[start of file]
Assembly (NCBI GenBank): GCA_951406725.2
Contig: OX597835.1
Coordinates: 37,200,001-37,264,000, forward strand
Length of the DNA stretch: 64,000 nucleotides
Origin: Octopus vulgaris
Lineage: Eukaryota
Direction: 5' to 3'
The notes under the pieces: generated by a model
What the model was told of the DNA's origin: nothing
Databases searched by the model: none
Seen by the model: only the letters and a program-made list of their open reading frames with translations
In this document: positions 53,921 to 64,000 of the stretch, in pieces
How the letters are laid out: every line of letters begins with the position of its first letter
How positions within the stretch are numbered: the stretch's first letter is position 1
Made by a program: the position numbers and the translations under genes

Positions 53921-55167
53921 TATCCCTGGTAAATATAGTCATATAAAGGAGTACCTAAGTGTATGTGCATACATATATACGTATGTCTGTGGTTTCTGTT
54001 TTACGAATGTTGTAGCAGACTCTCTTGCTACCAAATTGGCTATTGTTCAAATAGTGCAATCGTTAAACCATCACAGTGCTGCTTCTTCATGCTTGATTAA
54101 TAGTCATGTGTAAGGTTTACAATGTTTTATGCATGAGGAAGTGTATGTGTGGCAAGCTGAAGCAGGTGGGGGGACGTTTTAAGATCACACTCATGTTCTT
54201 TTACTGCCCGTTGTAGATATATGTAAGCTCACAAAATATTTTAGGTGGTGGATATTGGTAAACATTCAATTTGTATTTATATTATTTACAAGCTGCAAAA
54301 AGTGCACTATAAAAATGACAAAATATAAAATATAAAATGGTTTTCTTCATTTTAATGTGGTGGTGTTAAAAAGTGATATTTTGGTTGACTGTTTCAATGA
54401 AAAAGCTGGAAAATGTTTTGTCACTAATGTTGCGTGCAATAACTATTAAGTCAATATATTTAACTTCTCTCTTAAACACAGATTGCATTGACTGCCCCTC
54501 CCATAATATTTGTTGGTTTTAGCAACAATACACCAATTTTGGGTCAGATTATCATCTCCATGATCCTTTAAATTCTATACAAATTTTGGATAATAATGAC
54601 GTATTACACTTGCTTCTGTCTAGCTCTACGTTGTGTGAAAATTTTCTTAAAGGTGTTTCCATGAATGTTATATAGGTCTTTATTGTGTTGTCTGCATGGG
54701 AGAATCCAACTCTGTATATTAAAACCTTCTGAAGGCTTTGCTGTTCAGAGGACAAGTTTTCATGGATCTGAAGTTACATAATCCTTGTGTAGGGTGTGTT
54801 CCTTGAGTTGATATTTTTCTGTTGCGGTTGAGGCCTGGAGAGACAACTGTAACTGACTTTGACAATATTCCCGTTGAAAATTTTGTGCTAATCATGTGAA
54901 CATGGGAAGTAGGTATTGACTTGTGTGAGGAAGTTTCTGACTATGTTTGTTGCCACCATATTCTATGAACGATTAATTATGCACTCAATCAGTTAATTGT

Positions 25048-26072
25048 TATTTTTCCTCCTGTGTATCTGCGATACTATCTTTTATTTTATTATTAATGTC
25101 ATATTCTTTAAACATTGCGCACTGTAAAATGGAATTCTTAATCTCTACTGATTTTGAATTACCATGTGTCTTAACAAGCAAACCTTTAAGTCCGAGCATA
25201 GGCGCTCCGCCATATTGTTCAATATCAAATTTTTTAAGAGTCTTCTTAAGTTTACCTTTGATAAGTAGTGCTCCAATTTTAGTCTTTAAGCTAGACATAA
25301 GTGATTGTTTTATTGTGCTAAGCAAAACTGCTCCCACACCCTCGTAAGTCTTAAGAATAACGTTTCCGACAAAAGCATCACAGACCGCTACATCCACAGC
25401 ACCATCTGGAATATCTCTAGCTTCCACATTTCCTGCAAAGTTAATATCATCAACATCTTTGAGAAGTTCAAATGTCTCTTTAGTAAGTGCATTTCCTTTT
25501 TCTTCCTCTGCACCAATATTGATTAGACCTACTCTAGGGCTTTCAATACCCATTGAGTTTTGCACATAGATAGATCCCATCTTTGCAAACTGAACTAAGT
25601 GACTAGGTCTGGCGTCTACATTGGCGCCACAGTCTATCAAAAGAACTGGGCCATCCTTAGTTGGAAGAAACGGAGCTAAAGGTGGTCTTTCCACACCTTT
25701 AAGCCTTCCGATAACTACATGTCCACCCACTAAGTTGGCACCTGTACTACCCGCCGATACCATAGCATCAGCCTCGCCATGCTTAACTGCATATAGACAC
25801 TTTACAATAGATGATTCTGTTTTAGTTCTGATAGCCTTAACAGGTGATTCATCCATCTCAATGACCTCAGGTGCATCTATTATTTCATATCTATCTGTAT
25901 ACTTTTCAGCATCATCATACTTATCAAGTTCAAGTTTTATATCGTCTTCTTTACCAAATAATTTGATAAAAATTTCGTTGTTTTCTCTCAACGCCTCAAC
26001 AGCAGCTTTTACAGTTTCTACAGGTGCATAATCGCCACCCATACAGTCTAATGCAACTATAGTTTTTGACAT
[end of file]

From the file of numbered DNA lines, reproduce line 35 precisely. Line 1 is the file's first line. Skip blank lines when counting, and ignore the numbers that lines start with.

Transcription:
25601 GACTAGGTCTGGCGTCTACATTGGCGCCACAGTCTATCAAAAGAACTGGGCCATCCTTAGTTGGAAGAAACGGAGCTAAAGGTGGTCTTTCCACACCTTT